Would like to know if JIRA Service Desk provides a way to input estimate effort for tickets, so that besides SLA, one can see up front if a ticket will not be resolved within SLA, and re-prioritize accordingly.
Say Ticket A resolution SLA is 24 hours and the estimated effort is 8 hours. Say there's also Tickets B and C in the queue, with resolution SLA 4 hours each. Say 17 hours have elapsed and (for some reason) no work has been done yet on Ticket A, so we know up front it won't be resolved within SLA. Can JIRA Service Desk re-prioritize tickets B and C, which can be resolved within SLA (say effort is 2 hours for B and C), and move them up in the queue higher than Ticket A?
Furthermore, can ticket SLA unfulfillment penalty be factored in into the prioritization? So if penalty for tickets B and C unfulfillment is lower than penalty for ticket A unfulfillment, then ticket A will stay higher than B and C on the queue.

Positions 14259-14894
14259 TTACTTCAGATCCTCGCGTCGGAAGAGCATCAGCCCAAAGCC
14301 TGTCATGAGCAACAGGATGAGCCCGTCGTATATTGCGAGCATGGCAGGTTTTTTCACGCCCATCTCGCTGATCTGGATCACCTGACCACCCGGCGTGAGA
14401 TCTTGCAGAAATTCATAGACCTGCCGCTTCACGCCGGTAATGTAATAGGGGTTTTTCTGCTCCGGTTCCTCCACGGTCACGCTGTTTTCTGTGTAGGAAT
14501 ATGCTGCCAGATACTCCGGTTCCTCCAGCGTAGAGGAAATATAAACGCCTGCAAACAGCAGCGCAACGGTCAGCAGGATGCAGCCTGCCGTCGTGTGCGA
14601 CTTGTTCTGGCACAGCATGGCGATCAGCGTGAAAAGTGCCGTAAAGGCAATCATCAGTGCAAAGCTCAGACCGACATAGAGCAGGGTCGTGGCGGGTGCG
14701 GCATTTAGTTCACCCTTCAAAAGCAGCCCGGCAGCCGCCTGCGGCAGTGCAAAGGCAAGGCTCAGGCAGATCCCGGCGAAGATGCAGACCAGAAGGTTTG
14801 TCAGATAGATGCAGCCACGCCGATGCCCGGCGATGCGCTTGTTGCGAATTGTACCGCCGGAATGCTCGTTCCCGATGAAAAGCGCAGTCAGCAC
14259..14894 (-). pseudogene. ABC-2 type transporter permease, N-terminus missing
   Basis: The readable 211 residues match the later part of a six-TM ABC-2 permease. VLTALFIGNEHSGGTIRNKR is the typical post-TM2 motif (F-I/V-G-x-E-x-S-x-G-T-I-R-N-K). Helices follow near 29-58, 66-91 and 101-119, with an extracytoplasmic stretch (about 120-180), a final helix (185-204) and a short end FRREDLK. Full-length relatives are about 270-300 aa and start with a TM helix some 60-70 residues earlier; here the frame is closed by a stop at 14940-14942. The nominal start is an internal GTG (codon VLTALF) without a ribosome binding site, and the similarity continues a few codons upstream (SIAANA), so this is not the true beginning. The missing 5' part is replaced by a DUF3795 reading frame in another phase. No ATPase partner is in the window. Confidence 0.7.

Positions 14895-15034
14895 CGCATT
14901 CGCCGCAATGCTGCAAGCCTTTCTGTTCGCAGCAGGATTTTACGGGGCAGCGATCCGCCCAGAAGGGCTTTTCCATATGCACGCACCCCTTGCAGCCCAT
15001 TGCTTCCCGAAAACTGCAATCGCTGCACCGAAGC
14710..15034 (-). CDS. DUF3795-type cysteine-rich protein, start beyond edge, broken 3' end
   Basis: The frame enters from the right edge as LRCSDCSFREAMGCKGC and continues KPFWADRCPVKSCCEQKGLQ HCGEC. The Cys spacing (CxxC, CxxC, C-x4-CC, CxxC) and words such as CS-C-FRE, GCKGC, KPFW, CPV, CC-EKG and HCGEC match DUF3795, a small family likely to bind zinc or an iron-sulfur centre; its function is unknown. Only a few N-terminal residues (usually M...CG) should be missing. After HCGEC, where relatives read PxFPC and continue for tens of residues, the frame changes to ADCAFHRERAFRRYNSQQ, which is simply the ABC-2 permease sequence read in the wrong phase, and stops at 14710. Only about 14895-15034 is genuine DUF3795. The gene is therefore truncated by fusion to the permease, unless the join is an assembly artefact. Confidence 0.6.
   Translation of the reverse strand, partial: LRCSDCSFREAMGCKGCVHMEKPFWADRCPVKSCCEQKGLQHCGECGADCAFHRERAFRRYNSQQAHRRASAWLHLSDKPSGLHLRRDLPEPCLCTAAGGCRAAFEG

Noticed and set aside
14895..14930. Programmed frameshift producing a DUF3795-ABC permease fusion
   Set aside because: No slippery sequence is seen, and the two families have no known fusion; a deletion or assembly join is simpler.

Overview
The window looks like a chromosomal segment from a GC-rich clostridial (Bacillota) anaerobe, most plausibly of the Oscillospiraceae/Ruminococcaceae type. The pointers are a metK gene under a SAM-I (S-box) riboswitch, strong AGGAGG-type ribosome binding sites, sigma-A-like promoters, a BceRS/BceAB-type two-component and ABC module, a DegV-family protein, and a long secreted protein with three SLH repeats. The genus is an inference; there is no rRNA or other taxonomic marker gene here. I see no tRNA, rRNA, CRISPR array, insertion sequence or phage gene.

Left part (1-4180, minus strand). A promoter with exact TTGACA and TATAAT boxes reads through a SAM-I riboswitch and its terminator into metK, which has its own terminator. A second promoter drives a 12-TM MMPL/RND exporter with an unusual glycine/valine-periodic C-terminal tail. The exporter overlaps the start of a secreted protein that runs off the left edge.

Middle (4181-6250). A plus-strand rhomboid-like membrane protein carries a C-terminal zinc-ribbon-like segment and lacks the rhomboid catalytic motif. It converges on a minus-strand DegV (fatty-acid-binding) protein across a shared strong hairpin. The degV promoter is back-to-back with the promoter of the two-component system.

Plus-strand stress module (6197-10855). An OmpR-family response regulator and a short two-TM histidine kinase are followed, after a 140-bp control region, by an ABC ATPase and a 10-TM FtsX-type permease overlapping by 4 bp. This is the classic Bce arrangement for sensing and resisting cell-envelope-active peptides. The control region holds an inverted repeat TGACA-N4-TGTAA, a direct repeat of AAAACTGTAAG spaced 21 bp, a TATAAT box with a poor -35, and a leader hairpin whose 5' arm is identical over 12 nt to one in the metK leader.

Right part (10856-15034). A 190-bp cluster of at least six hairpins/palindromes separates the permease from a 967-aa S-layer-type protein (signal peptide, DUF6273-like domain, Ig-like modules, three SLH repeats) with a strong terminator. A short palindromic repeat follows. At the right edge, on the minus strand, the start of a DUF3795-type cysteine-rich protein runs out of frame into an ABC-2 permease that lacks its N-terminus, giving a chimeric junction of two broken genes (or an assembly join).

Thanks and regards
You have a couple options here.
Out of the box
Out of the box, JIRA Service Desk has a couple features worth exploring: JQL (the advanced search query language), agent view queues which are based on it, and labels where you could add any (short) text you like. So the idea would be that you can use labels to add free-form text (so for example you could add 8h as a label), and the agent queue can be re-prioritized based on those labels. I think you could rig up your queues to re-prioritize based on whether the label was filled out.
All Atlassian products, including both JIRA and JIRA Service Desk, are flexible. We have a plugin system that allows add-ons either for OnDemand or Server editions of our products. If you're willing to invest in building out a customization, you definitely have that option. If you did, I'd imagine building a simple custom field that takes time values; it'd just have the advantage of requiring valid input rather than free-form text.
By the way, I read a blog on this not too long ago. Check out Francoise Tournaire - she's a support consultant who waxed on about this subject recently. Agree, disagree, but it's a nice treaty into the subject: http://ftworks.com/measuring-case-complexity-a-fools-errand.html
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